National communal harmony award for CSSS

The Centre for Study of Society and Secularism, Mumbai, has been selected for the National Communal HarmonyAward 2013 in the organisation category. Mohinder Singh of Delhi and N Radhakrishnan of Kerala have been selected for the award in the individual category.



CSSS organised a Cultural Event for celebrating  20-years of its service of justice, peace and harmony on 1st February 2014 at Amphitheatre, Rachna Sansad, 278, Shankar Ghanekar Marg, Behind Siddhi Vinayak Mandir, Prabhadevi, Mumbai:- 400025.


Workshop for Police on Peace and Communal Harmony

The Centre for Study of Society and Secularism organised a one-day workshop on 1st December 2013 in collaboration with the Police Department, Varanasi on the role of Police in Peace and Communal Harmony. The workshop dealt with the various steps that the Police could adopt in establishing Peace and Harmony. The main challenge before the Police lies in putting down communal violence without bias and winning the confidence of the warring communities. The Police are blamed from time to time about their biased attitude, especially towards the minorities.Read Full report



India is a secular democracy. Taking the latter aspect first, a democracy, by definition, is a government of the people, by the people and for the people. Thus, a democratic government should not only work for the people, but also seem to be working for the people. Here ‘people’ means all the citizens of a given country, irrespective of their majority-minority status or their ethnicity, religion, caste, creed etc. Similarly, a secular government is expected to maintain equidistant from all religions. But, although Indian Constitution describes India as Secular, what type of secularism is practiced by India has remained a debatable point.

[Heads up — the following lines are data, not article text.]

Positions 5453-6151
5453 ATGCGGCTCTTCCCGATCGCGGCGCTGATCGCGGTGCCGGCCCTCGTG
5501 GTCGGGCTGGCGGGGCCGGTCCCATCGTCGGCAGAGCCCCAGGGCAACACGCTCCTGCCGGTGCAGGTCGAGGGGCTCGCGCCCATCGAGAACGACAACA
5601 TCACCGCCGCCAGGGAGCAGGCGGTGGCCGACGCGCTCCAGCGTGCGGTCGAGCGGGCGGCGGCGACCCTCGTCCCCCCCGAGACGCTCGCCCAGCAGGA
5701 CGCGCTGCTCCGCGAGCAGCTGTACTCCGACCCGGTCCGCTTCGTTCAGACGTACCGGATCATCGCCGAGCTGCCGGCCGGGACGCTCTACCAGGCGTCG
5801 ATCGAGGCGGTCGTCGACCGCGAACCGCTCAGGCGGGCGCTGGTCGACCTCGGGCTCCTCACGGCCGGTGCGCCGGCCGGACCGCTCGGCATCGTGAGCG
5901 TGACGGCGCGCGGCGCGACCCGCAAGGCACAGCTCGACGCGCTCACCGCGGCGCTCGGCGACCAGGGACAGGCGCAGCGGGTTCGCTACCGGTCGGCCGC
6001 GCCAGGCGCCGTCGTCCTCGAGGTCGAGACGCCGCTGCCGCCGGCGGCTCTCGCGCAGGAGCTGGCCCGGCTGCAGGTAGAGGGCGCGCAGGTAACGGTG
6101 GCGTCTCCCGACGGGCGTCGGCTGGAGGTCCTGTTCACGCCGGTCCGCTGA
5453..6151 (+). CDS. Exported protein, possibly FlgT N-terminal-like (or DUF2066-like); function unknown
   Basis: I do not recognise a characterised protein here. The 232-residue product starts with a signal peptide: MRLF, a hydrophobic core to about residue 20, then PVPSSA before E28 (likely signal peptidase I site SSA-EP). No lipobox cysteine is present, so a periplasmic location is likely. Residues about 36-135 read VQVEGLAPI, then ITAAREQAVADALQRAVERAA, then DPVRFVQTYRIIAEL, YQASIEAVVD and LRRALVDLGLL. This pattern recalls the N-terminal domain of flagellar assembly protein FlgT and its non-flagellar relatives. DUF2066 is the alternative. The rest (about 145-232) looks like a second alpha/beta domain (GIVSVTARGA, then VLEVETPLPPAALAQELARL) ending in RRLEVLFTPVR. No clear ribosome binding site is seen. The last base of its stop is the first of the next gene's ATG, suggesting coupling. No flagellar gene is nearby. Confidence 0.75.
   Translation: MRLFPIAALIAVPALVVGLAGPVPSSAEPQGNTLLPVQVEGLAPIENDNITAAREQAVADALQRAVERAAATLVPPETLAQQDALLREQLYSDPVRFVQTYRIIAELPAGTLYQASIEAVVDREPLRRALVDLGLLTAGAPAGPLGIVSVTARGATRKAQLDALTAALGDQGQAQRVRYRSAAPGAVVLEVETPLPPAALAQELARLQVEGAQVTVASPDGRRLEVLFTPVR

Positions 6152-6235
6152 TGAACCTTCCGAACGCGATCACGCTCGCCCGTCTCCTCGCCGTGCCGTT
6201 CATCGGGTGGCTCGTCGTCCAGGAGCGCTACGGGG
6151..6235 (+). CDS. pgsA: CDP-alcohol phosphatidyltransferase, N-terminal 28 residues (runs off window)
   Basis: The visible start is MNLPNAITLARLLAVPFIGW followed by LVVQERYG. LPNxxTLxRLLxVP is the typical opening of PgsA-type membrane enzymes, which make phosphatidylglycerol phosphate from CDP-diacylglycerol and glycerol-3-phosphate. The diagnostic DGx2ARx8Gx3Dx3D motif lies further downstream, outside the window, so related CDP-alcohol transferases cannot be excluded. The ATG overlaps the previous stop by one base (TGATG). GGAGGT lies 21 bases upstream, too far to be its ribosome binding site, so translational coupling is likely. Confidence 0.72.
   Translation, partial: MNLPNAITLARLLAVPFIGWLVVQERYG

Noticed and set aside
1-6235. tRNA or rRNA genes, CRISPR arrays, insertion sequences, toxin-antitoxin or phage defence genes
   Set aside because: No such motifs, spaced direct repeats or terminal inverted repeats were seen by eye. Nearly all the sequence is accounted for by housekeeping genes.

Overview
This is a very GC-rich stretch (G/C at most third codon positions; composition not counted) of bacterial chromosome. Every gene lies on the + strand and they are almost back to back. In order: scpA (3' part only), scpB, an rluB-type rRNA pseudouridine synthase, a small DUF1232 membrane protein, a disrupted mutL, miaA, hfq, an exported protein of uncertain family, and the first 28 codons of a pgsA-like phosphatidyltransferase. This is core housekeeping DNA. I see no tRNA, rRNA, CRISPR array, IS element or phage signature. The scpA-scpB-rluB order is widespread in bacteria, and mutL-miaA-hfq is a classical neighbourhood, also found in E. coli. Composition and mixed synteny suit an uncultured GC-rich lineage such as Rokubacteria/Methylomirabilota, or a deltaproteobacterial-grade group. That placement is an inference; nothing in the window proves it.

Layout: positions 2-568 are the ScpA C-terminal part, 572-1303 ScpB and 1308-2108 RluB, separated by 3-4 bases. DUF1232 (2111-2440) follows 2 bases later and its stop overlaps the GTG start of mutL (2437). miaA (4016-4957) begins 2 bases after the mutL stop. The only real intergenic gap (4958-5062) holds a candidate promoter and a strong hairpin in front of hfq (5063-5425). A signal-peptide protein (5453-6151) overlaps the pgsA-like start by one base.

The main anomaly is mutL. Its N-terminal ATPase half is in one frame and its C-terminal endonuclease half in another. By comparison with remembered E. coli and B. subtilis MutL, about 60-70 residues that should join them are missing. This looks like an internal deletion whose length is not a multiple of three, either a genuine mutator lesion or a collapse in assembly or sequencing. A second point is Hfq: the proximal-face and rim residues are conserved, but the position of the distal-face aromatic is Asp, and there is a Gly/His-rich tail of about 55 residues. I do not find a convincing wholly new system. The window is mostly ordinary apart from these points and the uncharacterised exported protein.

Indian society is multi-religious; the major one being Hinduism. The Government of India has recognised, in the follow up to the Sachar Committee, five minorities viz., Muslim, Christian, Sikh, Parsi and Buddhists, for extending benefits under the 15-Point Programme. There are scores of other minorities, both religious and linguistic. Read Full report


Centre for Study of Society and Secularism organized a workshop for Ulemas on ‘Challenges before the Muslim Community’ on 26th August 2013 at Tholiya Bhavan, Santacruz (E), Mumbai. There were 35 participants from difference Madrasas like Shivree, Chembur, Byculla, Bindibazar etc.

The workshop started with Dr. Vasundhara Mohan, Associate Director of the Centre welcoming the participants and she also told the importance of this workshop and it is a platform to discuss the issues and problems facing the Muslim community. Read Full report>>

Community workshop on Monitoring Government Schemes for Minorities and Role of NGOs

Date: 26th June 2013, Venue: Asha Kiran, St. Pius College Campus, Goregoan (E), Mumbai

The Purpose